There are no creative voices more deeply ingrained in Marvel Comics than Brian Michael Bendis. There are creative visions I’ve enjoyed more (Jonathan Hickman’s run from 2008 to 2015), but none are more responsible for my deep love for all things Marvel Comics since the year 2000.
When I started getting into comics, the architecture of Bendis’ work on titles like New Avengers was my guide. I still remember where I was (local library outside my office waiting for rush hour traffic to die down) when I read the revelation that Electro didn’t act alone in “Breakout.” I missed a train to work because I couldn’t put House of M down. When it comes to getting into the modern Marvel Universe, you can’t do it without the work of Brian Michael Bendis.
The craziest twist on that truth is it doesn’t even include his more isolated Ultimate Universe work on Ultimate Spider-Man. I love Alias, AKA Jessica Jones and Daredevil, but Bendis’ work with Mark Bagley on Ultimate Spider-Man
will always be my favorite work. USM completely reinvigorated a post-Clone Saga Spidey for the 2000’s, and then, when it seemed to have finally reached a decades-in-the-making conclusion, exploded with new life behind the creation of Miles Morales.
When the character launched in the wake of The Death of Spider-Man, Miles received mainstream press for his diversity. The Bendis and Sara Pichelli character design wasn’t just a “Black Spider-Man,” it offered one of the only African-American and Latin-American characters in the entire Marvel roster.
Of course, much like Ms. Marvel, the attention around diversity is an important opening observation that fails to tell the whole story: Miles is an amazing Spider-Man. Somehow, despite the impending literal collapse of the Ultimate Universe, Bendis and company managed to craft a Miles Morales Spider-Man comic that felt as essential as those halcyon days of Ultimate Spider-Man #1.
If you haven’t read the Ultimate Spider-Man run and consider yourself a fan of the character, or don’t know much about Miles Morales, I strongly encourage you to check out the essential comics reading lists below for guides and entry points to the character. It’s almost taken for granted now, but Miles became absolutely essential so quickly that even the destruction of his entire universe during Secret Wars couldn’t slow the character down. Marvel simply made room for two Spider-Men.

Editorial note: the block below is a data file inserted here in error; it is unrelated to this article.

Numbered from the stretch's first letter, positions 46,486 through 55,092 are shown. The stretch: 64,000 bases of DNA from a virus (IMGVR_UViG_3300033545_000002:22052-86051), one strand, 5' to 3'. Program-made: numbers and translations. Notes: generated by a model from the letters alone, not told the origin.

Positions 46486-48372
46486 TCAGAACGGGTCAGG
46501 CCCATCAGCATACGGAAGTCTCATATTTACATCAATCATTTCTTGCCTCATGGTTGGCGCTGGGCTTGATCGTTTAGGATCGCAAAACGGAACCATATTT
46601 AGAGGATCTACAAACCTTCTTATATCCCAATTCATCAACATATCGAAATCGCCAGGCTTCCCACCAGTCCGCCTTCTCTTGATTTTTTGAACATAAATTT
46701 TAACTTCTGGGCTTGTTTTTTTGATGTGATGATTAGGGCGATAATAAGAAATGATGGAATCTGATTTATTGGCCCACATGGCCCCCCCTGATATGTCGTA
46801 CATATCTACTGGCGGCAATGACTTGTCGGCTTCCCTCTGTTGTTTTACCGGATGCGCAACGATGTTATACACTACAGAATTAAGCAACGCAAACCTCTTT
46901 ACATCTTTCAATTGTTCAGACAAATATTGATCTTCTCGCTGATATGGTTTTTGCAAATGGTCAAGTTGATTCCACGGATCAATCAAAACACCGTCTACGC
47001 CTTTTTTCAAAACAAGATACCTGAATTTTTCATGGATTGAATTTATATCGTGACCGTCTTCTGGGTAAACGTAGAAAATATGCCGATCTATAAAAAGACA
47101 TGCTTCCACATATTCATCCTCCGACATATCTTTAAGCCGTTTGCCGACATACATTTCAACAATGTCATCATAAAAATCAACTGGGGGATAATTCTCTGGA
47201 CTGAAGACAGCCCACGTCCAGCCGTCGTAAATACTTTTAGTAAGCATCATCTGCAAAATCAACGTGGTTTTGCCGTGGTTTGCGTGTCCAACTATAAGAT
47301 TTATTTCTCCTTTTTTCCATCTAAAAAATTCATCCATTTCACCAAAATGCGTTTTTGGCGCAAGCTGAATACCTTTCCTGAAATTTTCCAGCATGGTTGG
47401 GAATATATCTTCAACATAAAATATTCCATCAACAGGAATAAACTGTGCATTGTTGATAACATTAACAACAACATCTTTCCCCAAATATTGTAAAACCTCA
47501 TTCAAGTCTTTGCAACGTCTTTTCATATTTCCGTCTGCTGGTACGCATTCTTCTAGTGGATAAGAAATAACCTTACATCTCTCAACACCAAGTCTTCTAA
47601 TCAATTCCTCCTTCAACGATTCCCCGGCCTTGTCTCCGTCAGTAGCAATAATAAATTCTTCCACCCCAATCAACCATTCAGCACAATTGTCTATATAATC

Admittedly, Bendis peaked on Miles’ Spider-Man some time ago. A book like Spider-Man is very much locked into the Bendis-verse that he’s spent years creating across multiple titles (and across multiple universes). Major characters in Miles’ solo ongoing include Goldballs (X-Men creation), the Bombshells (long running players in Ultimate Spider-Man), and of course, Gahnke and friends.
In truth, I haven’t felt engaged or engrossed in Miles comics since the first run concluded. My first reaction to the news that Bendis would be leaving Marvel for DC was excitement that another creator would get to take over writing Miles Morales. It feels dismissive of the past to say this, especially when Bendis’ Ultimate Spider-Man legacy extends back to the year 2000, and he deserves all the credit in the world (alongside Pichelli) for the creation.
Nonetheless, it’s time for a change. Turn Miles over to a new creative team and let them inherit this amazing legacy.
Spider-Man #234 does set the stage for some rich material moving forward. On a more of-the-moment craft level, Bendis is also using Marvel Legacy to deliver extremely effective cliffhangers. As generally disinterested as I was in the majority of Spider-Man #234, the final page tease was truly surprising and connects to Miles’ legacy in genuinely meaningful ways.
So no, it’s not a great issue by itself unless you’ve been eagerly following every step of Miles career to date. Still, Spider-Man is an important component of the Marvel lineup and one due for the same kind of re-invigoration that inspired it in the first place.
ESSENTIAL COMICS READING